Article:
Did you toast a glass of bubbly as you rang in the New Year? Did you think through the law of decreasing marginal utility as you got the next glass? And the next?
The whole economic world is in disarray. The Sveriges Riksbank’s decision to award Richard Thaler the Nobel prize left many Boothies confused - “I thought market participants were rational agents” confessed a disoriented student. Chicagonomics and the Adam Smith Society decided to settle this once and for all in their last social event, a Frosty Beverage Exchange. The clubs set up an experiment to observe how Boothies interact in a trading environment. Would they behave rationally and maximize their utility or would they fall prey to their human irrationality?
Participants, who were distributed 20 frosty dollars each, could buy coupons at a trading desk that could be redeemed for different frosty beverages. Prices of coupons differed by type of drink and for each of the 10 trading periods. Participants could also sell coupons back to the trading desk and potentially make a profit. The objective was to subject this market to shocks to see how Boothies would react. As an operator of the trading desk I witnessed firsthand how strongly people reacted to price changes. Some would scream and wave their hand others would hand me forcefully their frosty dollars or coupons.
Later analysis of the data has taught us a few things. First, people prefer frosty beverages to sodas - only 3 sodas were consumed out of the 56 coupons that were redeemed. Second, most reacted to the prices changes as you would expect. They would buy when prices fell and sell when prices soared. Finally, data also revealed that consumption of some drinks was heavily dependent on price: no one would consume beer when its price reached 15 dollars. On the basis of this information it would seem that Boothies behave somewhat rationally.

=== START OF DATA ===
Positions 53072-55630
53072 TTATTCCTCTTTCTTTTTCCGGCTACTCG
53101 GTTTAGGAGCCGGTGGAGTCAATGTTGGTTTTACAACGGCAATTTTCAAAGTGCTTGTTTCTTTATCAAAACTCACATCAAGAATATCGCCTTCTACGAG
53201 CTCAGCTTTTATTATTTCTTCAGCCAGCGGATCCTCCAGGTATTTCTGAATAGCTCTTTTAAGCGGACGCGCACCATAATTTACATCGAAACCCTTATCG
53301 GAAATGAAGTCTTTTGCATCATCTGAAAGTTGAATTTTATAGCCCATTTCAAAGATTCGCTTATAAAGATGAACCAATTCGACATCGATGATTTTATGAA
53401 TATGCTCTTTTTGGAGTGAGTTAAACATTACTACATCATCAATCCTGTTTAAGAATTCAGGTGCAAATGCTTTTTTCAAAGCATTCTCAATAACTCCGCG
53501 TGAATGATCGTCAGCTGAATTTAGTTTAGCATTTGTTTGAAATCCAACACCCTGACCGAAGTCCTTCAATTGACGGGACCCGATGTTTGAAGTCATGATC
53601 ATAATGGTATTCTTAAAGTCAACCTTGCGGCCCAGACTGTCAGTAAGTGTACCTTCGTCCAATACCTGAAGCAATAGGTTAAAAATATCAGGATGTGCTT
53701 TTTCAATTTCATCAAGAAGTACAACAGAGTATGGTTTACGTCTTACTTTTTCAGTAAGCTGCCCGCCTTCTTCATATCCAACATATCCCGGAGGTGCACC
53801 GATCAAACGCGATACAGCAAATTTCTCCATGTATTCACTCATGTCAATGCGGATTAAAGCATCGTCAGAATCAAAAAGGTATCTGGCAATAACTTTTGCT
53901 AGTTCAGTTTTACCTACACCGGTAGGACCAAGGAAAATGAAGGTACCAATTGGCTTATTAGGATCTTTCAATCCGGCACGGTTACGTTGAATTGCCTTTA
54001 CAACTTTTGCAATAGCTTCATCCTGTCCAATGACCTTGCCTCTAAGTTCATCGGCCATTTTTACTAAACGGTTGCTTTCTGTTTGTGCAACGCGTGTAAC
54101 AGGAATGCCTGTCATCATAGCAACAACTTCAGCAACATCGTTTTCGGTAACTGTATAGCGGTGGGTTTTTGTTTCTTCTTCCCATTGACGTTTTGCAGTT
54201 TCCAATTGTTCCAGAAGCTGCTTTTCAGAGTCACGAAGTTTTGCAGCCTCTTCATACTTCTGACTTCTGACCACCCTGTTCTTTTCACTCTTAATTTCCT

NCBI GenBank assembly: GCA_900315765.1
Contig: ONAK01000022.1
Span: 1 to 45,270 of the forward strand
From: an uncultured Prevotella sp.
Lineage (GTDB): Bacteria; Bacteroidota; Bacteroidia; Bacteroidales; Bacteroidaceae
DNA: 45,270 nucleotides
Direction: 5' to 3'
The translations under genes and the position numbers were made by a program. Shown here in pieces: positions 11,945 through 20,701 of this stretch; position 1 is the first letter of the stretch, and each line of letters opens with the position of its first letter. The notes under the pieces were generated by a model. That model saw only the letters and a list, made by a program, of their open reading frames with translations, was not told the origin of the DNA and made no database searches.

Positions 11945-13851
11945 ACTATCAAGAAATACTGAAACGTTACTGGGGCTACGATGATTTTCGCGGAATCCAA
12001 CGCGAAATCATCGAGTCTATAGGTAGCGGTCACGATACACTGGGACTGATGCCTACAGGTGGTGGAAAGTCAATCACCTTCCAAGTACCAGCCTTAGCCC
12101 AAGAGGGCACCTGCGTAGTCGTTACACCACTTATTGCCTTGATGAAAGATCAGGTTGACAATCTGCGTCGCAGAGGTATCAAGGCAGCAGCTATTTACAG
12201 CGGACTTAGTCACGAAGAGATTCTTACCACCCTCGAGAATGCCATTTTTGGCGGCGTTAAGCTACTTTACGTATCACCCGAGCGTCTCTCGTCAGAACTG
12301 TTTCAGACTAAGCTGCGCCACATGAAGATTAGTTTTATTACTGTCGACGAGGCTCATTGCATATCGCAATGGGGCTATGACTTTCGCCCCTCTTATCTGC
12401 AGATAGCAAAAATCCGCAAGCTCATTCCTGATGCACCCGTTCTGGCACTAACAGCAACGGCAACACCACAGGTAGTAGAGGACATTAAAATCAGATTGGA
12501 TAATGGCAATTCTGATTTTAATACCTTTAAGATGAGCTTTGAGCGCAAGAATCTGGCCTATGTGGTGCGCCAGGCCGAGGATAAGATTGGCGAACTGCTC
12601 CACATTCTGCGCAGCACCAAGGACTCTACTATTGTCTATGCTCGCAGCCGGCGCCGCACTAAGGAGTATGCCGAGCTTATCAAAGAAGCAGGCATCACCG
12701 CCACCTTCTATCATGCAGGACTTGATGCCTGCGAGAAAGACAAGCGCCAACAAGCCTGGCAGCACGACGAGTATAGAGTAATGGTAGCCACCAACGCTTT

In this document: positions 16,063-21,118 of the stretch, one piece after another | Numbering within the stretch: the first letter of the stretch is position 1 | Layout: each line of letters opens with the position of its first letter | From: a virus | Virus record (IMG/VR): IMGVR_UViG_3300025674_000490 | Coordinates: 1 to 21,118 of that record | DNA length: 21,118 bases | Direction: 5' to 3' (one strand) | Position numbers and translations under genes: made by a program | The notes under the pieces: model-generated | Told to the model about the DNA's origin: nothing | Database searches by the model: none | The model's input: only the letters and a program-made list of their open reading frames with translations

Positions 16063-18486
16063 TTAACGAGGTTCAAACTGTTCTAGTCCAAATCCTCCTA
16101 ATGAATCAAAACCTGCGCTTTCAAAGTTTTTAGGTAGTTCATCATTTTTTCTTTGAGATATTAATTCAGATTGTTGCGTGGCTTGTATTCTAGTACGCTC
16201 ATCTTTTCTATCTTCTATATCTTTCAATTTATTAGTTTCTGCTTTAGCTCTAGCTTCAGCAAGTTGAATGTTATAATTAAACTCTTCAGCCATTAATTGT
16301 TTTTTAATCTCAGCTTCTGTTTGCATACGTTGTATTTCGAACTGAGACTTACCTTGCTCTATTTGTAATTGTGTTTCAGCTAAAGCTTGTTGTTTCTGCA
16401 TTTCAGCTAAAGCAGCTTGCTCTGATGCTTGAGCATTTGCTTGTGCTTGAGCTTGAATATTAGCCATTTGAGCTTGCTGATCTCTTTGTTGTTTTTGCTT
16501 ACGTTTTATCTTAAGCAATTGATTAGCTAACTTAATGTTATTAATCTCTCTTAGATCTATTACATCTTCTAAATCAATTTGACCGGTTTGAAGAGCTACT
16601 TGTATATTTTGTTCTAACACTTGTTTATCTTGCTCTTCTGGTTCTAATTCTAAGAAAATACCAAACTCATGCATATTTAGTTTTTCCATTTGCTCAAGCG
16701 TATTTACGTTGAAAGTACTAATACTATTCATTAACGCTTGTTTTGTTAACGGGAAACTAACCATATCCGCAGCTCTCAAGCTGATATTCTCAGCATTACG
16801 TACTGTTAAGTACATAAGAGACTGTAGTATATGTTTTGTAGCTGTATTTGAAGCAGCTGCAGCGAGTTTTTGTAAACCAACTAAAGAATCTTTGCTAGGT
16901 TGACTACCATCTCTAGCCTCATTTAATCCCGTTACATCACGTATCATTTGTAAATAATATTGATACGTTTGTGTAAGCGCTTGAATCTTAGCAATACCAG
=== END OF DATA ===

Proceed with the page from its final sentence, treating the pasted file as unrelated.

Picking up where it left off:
Below we included some of the data generated so that the reader can make up their own opinion.
Chiganonomics believes that while the findings were insightful, more trials are required to settle this issue with certainty. The club therefore wishes to invites our readers to participate in the next social and help advance science.
Olivier is co-chair of the Adam Smith Society and Chicagonomics, and enjoys finding opportunities to apply economic theory to every day phenomenon, not just marginal utility of frosty beverages.